One Adam and Nine Eves in Donald Siegel’s The Beguiled and Giovanni Boccaccio’s 3:1 of The Decameron

Abstract

Donald Siegel’s 1971 film entitled The Beguiled is compared to Tale 1 of Day 3 from Giovanni Boccaccio’s The Decameron. Both stories are about a man who arrives in a garden setting and finds nine sexually starved women. In Boccaccio’s tale, a male gardener finds himself in a convent occupied by nine nuns with whom he proceeds to have sexual relations to everyone’s satisfaction. Siegel’s film is about a wounded soldier taken in at a girls’ finishing school whose nine female residents become the objects of the hero’s amorous attention. While Boccaccio adopts a philogynist tone with respect to the material, The Beguiled appears to be a virulently misogynist film projecting its female characters as jealous demons who end up mutilating and then killing their male suitor. Findings from evolutionary psychology pertaining to female jealousy and reproductive strategies are used to consider the respective attitudes toward women in the medieval tale and the twentieth-century film. Conclusions are drawn about the difficulty of placing either of the stories within a clear-cut philogynist or misogynist category.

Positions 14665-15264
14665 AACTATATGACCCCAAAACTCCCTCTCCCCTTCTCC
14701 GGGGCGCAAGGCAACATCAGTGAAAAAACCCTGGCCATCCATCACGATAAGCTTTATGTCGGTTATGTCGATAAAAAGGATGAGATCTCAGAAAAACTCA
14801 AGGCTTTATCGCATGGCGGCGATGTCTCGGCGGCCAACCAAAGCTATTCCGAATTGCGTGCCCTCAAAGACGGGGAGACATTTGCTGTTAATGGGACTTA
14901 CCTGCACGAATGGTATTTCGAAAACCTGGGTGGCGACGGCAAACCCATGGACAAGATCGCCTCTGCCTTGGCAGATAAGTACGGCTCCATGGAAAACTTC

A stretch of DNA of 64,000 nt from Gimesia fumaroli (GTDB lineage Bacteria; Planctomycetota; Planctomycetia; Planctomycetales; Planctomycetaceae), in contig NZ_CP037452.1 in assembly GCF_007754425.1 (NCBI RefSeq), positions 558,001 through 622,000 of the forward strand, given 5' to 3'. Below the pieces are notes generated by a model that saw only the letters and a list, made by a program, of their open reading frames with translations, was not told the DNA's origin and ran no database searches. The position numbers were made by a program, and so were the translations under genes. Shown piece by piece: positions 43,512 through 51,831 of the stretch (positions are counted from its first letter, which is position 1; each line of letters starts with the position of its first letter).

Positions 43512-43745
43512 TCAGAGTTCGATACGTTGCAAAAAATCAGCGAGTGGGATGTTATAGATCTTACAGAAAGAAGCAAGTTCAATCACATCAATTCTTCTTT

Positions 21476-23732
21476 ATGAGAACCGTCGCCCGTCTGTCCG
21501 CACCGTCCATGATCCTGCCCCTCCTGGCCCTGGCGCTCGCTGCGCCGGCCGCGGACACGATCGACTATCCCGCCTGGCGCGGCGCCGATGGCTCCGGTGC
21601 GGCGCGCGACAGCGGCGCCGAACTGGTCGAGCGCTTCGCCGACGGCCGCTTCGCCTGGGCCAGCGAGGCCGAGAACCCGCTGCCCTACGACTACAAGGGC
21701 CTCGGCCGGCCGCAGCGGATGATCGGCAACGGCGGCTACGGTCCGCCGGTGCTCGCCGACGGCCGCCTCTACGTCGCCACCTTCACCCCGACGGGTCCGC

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Correspondence to Vladimir Tumanov.

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Tumanov, V. One Adam and Nine Eves in Donald Siegel’s The Beguiled and Giovanni Boccaccio’s 3:1 of The Decameron . Neophilologus 98, 1–12 (2014). https://doi.org/10.1007/s11061-013-9364-2

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Keywords

  • Donald Siegel
  • The Beguiled
  • Clint Eastwood
  • Misogyny
  • Philogyny
  • Giovanni Boccaccio
  • The Decameron
  • Evocriticism
  • Evolutionary psychology
  • Sociobiology
  • Reproductive strategies
  • Jealousy